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Boy Wonder, HQ (Australia), March/April 2003
By Angus Fontaine
typed by Pagan, scan from Pagan

Orlando Bloom’s is a face to notice, even in pointy ears or a beard. Just don’t tell him to break a leg…

He’s the face of the future and the distant past, a young gun smoking, an arrow on the ascent and a pirate on the high seas of cinema. But Orlando Bloom is not on this earth by virtue of his good looks and rare talent alone. No, it’s only the will of the gods that has kept him alive long enough to ride shotgun to the greatest bushranger of them all in Gregor Jordan’s Ned Kelly and become the big fat star he’s destined to be.

Call it an appetite for destruction. Call it throwing yourself into your work. For Bloom, game time means pain time. In the last few years, the 25-year-old has broken his back, some ribs, his nose, both legs, an arm, a wrist, a few fingers and toes, and fractured his skull three times.

“I think one of the reasons I’ve had so many accidents is because fear is something I’m utterly afraid of, more so than anything else,” says Bloom, who “almost lost a kneecap” on the set of Ned Kelly. “That’s why I put myself in uncomfortable situations so I can push the boundaries.”

“Fear is my staple diet, my demon…and I’m pretty sure it was the Kelly Gang’s, too.”

And that’s why the always-up-for-it Englishman has traded the elfin ears he wore as Legolas Greenleaf in the Lord Of The Rings trilogy for a Colt .32 and a life on the lam as Joe Byrne, loyal lieutenant to Ned Kelly and probably the most enigmatic cat on horseback yet. Byrne was an unlikely outlaw. Eldest son of respectable farmers, he was quiet, handsome, educated, gifted with words (particularly in the company of the ladies) and spoke several languages when he wasn’t smoking opium and laying down lead for Ned.

“Joe’s the dark horse, the calm to Ned’s rage,” says Bloom. “He really is that lukewarm water between the fire and ice of this story. And one thing’s for sure, he would go to hell and back for Ned- and does.”

Playing the outlaw, a lady-killer, a sharpshooter, a multi-linguist and an opium toker such as Joe wasn’t as big a stretch as you might imagine for a man so enamoured with the wild side of life as Bloom is.

“Oh, yeah, man,” he laughs. “That’s just an extension of my real life!”

And he’s not joking. In life or art Orlando Bloom’s never been the kind of guy to let the door hit him in the arse. After loosing his father, anti-apartheid activist and author Harry Bloom, when he was four, Bloom won a scholarship to train with the British Drama Academy. He’d matriculated a week when he landed Lord Of The Rings, and the work has flooded in since, culminating in Smokin’ Joe Byrne.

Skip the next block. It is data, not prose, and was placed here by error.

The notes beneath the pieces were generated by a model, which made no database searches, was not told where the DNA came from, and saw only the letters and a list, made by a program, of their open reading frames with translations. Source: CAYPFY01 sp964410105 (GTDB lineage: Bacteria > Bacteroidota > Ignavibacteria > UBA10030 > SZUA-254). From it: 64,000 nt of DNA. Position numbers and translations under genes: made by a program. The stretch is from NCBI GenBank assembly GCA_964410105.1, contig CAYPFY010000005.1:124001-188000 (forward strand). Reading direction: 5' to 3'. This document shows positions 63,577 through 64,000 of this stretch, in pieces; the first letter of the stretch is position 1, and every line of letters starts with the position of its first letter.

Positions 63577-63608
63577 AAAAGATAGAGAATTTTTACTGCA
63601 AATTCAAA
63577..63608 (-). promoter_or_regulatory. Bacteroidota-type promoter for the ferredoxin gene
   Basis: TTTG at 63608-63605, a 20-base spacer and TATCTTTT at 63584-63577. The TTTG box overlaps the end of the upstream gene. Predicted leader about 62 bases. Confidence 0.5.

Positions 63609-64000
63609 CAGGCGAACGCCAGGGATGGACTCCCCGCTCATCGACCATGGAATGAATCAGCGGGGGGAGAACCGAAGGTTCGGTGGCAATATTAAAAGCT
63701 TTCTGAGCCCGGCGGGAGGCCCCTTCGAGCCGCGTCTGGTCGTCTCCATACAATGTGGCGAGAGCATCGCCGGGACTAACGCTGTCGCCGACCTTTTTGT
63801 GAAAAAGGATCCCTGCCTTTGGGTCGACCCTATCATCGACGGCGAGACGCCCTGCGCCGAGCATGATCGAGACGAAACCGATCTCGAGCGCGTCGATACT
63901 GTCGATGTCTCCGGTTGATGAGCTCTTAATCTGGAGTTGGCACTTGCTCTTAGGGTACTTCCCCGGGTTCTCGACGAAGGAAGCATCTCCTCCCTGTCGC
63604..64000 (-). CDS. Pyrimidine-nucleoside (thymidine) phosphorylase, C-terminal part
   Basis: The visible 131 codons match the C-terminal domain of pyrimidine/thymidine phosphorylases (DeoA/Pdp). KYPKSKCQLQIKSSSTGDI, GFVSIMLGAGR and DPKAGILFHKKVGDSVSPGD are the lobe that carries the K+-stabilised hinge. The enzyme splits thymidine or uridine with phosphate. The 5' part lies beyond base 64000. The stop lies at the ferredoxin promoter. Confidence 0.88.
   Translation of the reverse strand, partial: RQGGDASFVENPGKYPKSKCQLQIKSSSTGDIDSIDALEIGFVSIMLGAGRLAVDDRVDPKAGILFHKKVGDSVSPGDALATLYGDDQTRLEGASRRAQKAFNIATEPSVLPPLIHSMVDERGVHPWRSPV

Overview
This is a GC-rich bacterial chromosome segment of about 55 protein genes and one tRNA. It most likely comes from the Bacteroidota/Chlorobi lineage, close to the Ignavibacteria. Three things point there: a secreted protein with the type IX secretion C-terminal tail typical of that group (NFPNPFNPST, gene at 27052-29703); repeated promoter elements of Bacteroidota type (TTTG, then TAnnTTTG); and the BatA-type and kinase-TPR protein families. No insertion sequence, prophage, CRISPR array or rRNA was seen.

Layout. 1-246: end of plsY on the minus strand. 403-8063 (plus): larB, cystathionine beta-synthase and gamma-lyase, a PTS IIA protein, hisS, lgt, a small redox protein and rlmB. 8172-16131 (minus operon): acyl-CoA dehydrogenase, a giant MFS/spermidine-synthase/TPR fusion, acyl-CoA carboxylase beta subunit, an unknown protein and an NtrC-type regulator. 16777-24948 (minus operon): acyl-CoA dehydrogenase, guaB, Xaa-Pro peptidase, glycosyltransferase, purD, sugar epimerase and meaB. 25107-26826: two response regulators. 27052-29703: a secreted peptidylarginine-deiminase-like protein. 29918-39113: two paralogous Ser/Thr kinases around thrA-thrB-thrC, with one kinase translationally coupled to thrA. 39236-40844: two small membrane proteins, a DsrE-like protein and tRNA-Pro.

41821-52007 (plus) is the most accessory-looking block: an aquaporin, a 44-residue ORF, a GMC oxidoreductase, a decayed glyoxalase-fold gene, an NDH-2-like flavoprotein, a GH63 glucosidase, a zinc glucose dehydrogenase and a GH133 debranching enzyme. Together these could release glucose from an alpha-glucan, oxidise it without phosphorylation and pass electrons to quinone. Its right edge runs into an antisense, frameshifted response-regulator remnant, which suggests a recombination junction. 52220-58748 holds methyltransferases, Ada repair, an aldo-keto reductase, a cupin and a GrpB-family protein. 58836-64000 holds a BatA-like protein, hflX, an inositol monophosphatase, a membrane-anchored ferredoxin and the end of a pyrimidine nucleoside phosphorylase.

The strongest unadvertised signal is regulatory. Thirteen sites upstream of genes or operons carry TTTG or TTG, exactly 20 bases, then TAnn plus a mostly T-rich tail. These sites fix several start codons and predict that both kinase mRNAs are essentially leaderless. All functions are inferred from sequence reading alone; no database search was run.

“Joe’s journey really is incredible. I had to keep reminding myself that he was only 21 when he died because he fit a lot into so short and spectacular a life,” Bloom enthuses. “He fascinated me because where Ned is a fiery fighter, Joe came at it more analytically. He was a big picture man.”

Bloom says he felt “a weird empowerment” while working on the film. “I think we all felt the ghosts of those boys close by,” he says. “There were nights I had real trouble sleeping and I blamed Joe. See, for all his composure under fire, Joe’s opium use adds a real twistedness to his soul. That and the fact that he has to pull the trigger on his boyhood friend to protect the gang. That’s the moment where Joe loses his innocence, because it’s one thing to shoot a stranger, another matter entirely to do it to a mate.”

Bloom’s own moments are many this year. It was another mate, Geoffrey Rush, who talked him into his current project, Pirates Of The Caribbean, currently shooting in the Bahamas with Johnny Depp as star and Bloom breathing down his neck.

Then there’s The Calcium Kid, a British mockumentary in which Bloom plays a milkman turned boxer who fights the world champ in his home town. And the final installment of the Rings trilogy, The Return Of The King, is due in December this year.

“I guess in the past I’ve lived a bit recklessly and not appreciated my life,” he laughs. “But there’s nothing that makes you value life more than hacking around the outback with guns causing havoc. I said to a mate the other day, ‘Man, I’ve been an elf, a soldier boy, a boxer, a pirate and an outlaw.’ I really am living every boy’s dream!”